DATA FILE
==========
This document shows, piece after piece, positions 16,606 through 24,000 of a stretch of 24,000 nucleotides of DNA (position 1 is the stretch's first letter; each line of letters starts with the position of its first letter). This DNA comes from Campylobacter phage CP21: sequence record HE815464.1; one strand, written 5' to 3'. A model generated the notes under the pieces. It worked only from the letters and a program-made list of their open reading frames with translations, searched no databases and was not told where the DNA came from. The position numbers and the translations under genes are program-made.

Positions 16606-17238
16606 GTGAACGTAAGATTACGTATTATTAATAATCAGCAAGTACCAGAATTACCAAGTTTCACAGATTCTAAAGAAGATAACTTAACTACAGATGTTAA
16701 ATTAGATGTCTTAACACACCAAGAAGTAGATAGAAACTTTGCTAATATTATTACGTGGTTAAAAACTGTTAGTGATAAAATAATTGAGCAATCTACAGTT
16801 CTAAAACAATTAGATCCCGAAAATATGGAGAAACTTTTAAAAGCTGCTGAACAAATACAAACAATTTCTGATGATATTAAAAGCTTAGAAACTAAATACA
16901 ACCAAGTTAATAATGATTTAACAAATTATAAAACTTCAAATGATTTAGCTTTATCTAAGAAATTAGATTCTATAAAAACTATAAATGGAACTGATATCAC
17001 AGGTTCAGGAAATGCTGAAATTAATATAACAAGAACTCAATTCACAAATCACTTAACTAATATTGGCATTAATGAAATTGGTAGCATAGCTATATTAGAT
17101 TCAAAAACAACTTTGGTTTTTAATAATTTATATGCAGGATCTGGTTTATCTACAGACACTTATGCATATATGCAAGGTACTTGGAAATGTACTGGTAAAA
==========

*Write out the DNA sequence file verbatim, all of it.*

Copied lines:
This document shows, piece after piece, positions 16,606 through 24,000 of a stretch of 24,000 nucleotides of DNA (position 1 is the stretch's first letter; each line of letters starts with the position of its first letter). This DNA comes from Campylobacter phage CP21: sequence record HE815464.1; one strand, written 5' to 3'. A model generated the notes under the pieces. It worked only from the letters and a program-made list of their open reading frames with translations, searched no databases and was not told where the DNA came from. The position numbers and the translations under genes are program-made.

Positions 16606-17238
16606 GTGAACGTAAGATTACGTATTATTAATAATCAGCAAGTACCAGAATTACCAAGTTTCACAGATTCTAAAGAAGATAACTTAACTACAGATGTTAA
16701 ATTAGATGTCTTAACACACCAAGAAGTAGATAGAAACTTTGCTAATATTATTACGTGGTTAAAAACTGTTAGTGATAAAATAATTGAGCAATCTACAGTT
16801 CTAAAACAATTAGATCCCGAAAATATGGAGAAACTTTTAAAAGCTGCTGAACAAATACAAACAATTTCTGATGATATTAAAAGCTTAGAAACTAAATACA
16901 ACCAAGTTAATAATGATTTAACAAATTATAAAACTTCAAATGATTTAGCTTTATCTAAGAAATTAGATTCTATAAAAACTATAAATGGAACTGATATCAC
17001 AGGTTCAGGAAATGCTGAAATTAATATAACAAGAACTCAATTCACAAATCACTTAACTAATATTGGCATTAATGAAATTGGTAGCATAGCTATATTAGAT
17101 TCAAAAACAACTTTGGTTTTTAATAATTTATATGCAGGATCTGGTTTATCTACAGACACTTATGCATATATGCAAGGTACTTGGAAATGTACTGGTAAAA